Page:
When you call the law office(s), insist on speaking with the Lawyer. Just tell the Secretary the main idea of your matter - do not tell all the little details of your matter to the Secretary - save the details for the Attorney. When you get the Lawyer on the phone line, ask him/her:
- Do they give >>>FREE, initial consultations for the FIRST meeting? (most do, but not all - you have to ask, don't assume)
- How much do they charge?
- Could you make payments on your account? (Usually personal injury matters are paid at the end, on a "contingency" (percentage) basis.)
- Can they help you? OR Refer you to someone who can help you?
And be patient - personal injury cases can take 1 - 2 years sometimes.
DON'T SIGN ANYTHING without consulting with an attorney first! Those insurance companies will try to trick you - beware.
Good luck to you.
(This is based on my knowledge, information, belief, and life experiences. This was intended as personal opinion, and not intended to be used as legal advice. Seeking advice over the Internet is not a good idea - the field of Law is too complex for that. Please be careful and do your research.)
Family Law - Grandparent Rights When Legal Custody Is Between Mother And Father?
I Would Like To Apologize Firsthand At The Length Of This, And Secondly Because I Had Originally Posted This Question Under Family At First (Meant To Add To Legal)
Long Story Short - After Two Years Of Battling In Court. Father And I Now Share 50/50 Custody Of Our Son.
Father Has Decided He Doesn'T Want To Have Anything To Do With His Son Other Than The Odd Visit - So Son Lives With His Paternal Grandparents During The Fathers Legal Noted Time.
During The Battle The Interim Order Said Father Had 60% Mother (Self ) Had 40% Custody. Again Child Lived With His Grandparents During Fathers Time.
Father Did Not Pay Support (Even Though He Makes Twice The Amount Of Income I Had). Grandparents Say He Will Never Pay Support Regardless Of What Is Done Because They Have Him.
Even Though Child Lives With Grandparents, Father Still Has The Right To Deny My Wanting To Move My Son Near A School In My Vicinity (Court Documents Say Only Changes Can Be Made If Both Parents Agree). I Have Two Other Children, One Of Which Attends School In My Area, The Other Is An Infant Suffering From Health Issues And Cannot Be Brought Outside The Home For Long Periods Of Time Due To Immunity Challenges. To Bring My Son Back And Forth Between My Own Home And The School His Father Refuses To Agree To Move Him From Takes 4 -5 Hours Transit Time Total Daily (Whereas He... Or The Paternal Grandparents Have A Reliable Vehicle And Can Make The Round Trip In 30 Minutes Or Less).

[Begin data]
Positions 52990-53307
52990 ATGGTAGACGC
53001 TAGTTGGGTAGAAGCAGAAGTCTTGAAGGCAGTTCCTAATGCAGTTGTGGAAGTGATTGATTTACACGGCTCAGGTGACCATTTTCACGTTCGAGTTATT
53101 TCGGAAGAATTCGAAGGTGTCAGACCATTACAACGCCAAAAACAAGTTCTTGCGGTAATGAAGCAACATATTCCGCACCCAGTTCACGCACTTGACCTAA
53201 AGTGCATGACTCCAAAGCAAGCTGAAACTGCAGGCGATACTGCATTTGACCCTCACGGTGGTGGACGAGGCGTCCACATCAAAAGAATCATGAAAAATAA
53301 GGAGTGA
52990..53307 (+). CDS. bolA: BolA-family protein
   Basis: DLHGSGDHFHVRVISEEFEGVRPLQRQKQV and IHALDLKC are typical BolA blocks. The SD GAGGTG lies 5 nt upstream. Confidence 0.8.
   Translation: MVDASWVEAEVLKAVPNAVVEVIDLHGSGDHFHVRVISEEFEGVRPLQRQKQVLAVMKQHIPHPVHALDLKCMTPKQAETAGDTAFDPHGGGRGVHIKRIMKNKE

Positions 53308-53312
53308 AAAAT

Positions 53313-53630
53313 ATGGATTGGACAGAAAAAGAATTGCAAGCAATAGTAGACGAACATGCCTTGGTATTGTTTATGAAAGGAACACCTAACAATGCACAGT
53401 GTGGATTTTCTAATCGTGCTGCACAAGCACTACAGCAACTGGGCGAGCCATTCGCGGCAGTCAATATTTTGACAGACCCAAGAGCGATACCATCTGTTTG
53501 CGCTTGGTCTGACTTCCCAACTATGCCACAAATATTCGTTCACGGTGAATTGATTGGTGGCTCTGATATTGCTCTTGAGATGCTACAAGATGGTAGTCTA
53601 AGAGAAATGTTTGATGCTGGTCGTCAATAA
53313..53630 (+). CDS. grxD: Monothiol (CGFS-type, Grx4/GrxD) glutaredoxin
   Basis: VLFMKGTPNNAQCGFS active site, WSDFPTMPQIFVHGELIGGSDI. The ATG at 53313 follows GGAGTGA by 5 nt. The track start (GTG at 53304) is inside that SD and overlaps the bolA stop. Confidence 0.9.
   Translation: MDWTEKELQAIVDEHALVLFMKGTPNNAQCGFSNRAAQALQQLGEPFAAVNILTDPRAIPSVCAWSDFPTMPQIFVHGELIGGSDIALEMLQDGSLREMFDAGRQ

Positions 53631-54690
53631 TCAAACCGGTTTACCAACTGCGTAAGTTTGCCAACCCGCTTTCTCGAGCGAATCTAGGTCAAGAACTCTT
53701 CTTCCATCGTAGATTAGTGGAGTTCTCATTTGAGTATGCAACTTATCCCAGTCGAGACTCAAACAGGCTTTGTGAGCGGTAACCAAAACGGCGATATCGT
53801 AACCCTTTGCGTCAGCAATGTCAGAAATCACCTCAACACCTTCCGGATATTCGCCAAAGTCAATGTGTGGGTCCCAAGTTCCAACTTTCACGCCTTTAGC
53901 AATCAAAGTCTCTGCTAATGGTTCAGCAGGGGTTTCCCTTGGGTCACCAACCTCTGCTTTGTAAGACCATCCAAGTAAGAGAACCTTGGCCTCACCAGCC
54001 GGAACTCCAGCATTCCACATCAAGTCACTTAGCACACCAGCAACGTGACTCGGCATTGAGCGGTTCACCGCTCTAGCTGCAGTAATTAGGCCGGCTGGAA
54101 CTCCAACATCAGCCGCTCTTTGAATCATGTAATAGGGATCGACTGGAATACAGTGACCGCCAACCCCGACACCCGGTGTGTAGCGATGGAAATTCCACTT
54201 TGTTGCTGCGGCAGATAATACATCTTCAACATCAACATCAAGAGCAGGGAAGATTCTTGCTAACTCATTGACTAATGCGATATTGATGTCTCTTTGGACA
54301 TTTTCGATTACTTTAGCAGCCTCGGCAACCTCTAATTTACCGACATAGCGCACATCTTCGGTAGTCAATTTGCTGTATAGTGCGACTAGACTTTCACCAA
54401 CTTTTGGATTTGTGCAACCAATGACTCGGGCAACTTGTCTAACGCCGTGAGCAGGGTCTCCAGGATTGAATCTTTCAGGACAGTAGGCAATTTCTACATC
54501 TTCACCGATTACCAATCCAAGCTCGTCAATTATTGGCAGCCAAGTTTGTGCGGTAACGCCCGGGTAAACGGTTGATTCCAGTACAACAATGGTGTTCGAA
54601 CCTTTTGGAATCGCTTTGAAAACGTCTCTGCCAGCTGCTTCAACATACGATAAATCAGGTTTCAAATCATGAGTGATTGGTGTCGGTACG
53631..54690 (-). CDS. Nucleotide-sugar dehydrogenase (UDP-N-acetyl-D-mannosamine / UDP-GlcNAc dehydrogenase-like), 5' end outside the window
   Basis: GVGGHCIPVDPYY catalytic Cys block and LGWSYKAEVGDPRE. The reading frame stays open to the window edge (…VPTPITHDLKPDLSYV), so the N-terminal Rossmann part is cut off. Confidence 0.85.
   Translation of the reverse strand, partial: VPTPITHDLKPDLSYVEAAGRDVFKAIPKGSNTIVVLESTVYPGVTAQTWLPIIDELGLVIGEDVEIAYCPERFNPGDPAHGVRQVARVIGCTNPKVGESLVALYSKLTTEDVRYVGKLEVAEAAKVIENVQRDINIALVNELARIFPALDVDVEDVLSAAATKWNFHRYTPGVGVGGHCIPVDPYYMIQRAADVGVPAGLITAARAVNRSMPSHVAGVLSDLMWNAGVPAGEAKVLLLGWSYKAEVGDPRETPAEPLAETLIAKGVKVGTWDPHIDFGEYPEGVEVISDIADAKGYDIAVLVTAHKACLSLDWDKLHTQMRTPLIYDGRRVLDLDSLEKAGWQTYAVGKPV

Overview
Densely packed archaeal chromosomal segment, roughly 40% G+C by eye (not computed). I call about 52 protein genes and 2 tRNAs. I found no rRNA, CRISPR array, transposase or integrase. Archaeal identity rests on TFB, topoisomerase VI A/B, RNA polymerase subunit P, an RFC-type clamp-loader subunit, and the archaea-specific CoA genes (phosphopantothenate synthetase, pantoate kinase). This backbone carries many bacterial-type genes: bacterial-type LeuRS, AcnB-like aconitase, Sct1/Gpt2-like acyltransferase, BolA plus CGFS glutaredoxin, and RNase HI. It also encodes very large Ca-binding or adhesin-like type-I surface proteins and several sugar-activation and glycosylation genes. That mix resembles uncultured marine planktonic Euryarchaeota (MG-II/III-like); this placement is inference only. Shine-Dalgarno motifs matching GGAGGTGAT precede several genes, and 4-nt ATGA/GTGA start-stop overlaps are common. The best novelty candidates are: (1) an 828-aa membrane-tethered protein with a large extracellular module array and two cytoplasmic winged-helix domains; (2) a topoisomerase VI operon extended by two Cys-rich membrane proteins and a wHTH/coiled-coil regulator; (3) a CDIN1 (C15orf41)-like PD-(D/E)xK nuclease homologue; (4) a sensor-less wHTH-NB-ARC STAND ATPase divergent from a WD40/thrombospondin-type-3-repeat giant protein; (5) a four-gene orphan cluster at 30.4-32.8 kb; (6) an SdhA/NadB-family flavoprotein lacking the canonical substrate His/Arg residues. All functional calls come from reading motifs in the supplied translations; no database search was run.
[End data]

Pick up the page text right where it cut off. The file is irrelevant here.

Because Of This The Paternal Grandparents Now Take My Son During My Custodial Week To Assure He Is Getting Back And Forth To School Without Risking The Health/School Times Of My Other Two Children And To Avoid Being Charged With Neglect For The Inability To Even Get My Son To School. I Was Told That It Is My Own Problem That I Live Across The City Near My Family (Aka My Own Support) And That If I Want To Choose The School, I Need To Pick Up And Move To An Area By Them. Yet In Another Instance They Complained That I Was Instable For Moving So Often (3 Times In 2 Years Due To Circumstances Beyond My Control)
Now I'M Fighting For A Divorce (I'M Paying) And Father Refuses To Take Any Part, He Refuses To Pay Me Support, He Refuses To Attend A Mediation, Refuses To Attend The Mandatory Parenting After Seperation Course, And Refuses To Provide Me With His Home Address. There Is Only So Much That Can Be Done In Court Until His Cooperation Is Taken. Because I Have Access To The Father Via Email - A Divorce Cannot Be Completed Until He Takes Part (It Would Be Different If He Went Awol And No One Had Any Contact With Him Whatsoever). Yet He Wants The Divorce And Says He Will Only Sign Papers And Thats It.
The Grandparents Are Saying That If I Go After Him For Support (Which Is A Legal Part Of The Divorce, Both Father And I Have To Provide Legal Proof Of Our Income) They Will Report Me To The Government For Collecting Child Tax Benefits (Which Was Used To Pay For Daycare And City Transit Needed To Get Son Across School Prior To My Youngest Child'S Birth - Since My Son'S Father Refused To Pay Support To Provide Help With This).
The Paternal Grandparents Say That His Child Support Is Going To Them As They Take Him During The Weekdays. Yet My Lawyer Is Saying That The Grandparents Have No Rights And Are Only Glorified Babysitters (They Have No Custodial Rights).
So Are There Any Legal Lawyers Out There In The Alberta Area That Can Provide Some Input? Better Yet - Any Lawyers Willing To Take On A Pro-Bono Case To Help A Mother And Her Children Who Have Been Put Under Extreme Emotional And Physical Stress Due To This Whole Unfair Shebang? Legal Aid Only Provides 30 Hours Per Lawyer (I Am Now On My Last Lawyer - This Will Be 4) And They Can Only Provide A Limited Amount Of Support.